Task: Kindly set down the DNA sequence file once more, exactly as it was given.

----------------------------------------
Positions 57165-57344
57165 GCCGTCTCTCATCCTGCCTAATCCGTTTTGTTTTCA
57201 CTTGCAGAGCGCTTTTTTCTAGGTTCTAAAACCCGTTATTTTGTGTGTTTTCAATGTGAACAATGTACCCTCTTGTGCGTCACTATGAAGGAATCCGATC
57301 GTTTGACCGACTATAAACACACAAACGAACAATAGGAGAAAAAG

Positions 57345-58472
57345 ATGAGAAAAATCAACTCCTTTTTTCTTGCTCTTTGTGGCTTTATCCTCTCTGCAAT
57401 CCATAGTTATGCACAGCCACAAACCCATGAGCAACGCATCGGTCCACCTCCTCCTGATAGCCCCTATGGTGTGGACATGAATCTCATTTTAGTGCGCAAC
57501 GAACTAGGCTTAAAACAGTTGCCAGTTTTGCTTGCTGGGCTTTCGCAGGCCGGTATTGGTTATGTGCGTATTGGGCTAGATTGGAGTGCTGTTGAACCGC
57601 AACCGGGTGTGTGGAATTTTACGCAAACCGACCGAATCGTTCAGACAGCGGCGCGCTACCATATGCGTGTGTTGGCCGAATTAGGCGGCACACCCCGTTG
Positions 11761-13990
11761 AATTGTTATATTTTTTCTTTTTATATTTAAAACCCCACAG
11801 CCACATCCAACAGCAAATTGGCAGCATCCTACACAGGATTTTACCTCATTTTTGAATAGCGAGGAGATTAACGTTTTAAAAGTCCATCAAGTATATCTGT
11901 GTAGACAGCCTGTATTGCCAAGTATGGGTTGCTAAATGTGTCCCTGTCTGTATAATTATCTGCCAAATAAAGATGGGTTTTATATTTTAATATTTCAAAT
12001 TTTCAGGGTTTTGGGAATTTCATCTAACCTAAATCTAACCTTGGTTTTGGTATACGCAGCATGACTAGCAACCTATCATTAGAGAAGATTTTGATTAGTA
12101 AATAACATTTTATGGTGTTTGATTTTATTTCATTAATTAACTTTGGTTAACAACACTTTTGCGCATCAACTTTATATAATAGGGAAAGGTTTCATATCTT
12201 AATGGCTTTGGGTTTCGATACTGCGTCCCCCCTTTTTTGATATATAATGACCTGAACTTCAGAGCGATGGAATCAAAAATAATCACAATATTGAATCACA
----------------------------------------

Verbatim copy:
Positions 57165-57344
57165 GCCGTCTCTCATCCTGCCTAATCCGTTTTGTTTTCA
57201 CTTGCAGAGCGCTTTTTTCTAGGTTCTAAAACCCGTTATTTTGTGTGTTTTCAATGTGAACAATGTACCCTCTTGTGCGTCACTATGAAGGAATCCGATC
57301 GTTTGACCGACTATAAACACACAAACGAACAATAGGAGAAAAAG

Positions 57345-58472
57345 ATGAGAAAAATCAACTCCTTTTTTCTTGCTCTTTGTGGCTTTATCCTCTCTGCAAT
57401 CCATAGTTATGCACAGCCACAAACCCATGAGCAACGCATCGGTCCACCTCCTCCTGATAGCCCCTATGGTGTGGACATGAATCTCATTTTAGTGCGCAAC
57501 GAACTAGGCTTAAAACAGTTGCCAGTTTTGCTTGCTGGGCTTTCGCAGGCCGGTATTGGTTATGTGCGTATTGGGCTAGATTGGAGTGCTGTTGAACCGC
57601 AACCGGGTGTGTGGAATTTTACGCAAACCGACCGAATCGTTCAGACAGCGGCGCGCTACCATATGCGTGTGTTGGCCGAATTAGGCGGCACACCCCGTTG
Positions 11761-13990
11761 AATTGTTATATTTTTTCTTTTTATATTTAAAACCCCACAG
11801 CCACATCCAACAGCAAATTGGCAGCATCCTACACAGGATTTTACCTCATTTTTGAATAGCGAGGAGATTAACGTTTTAAAAGTCCATCAAGTATATCTGT
11901 GTAGACAGCCTGTATTGCCAAGTATGGGTTGCTAAATGTGTCCCTGTCTGTATAATTATCTGCCAAATAAAGATGGGTTTTATATTTTAATATTTCAAAT
12001 TTTCAGGGTTTTGGGAATTTCATCTAACCTAAATCTAACCTTGGTTTTGGTATACGCAGCATGACTAGCAACCTATCATTAGAGAAGATTTTGATTAGTA
12101 AATAACATTTTATGGTGTTTGATTTTATTTCATTAATTAACTTTGGTTAACAACACTTTTGCGCATCAACTTTATATAATAGGGAAAGGTTTCATATCTT
12201 AATGGCTTTGGGTTTCGATACTGCGTCCCCCCTTTTTTGATATATAATGACCTGAACTTCAGAGCGATGGAATCAAAAATAATCACAATATTGAATCACA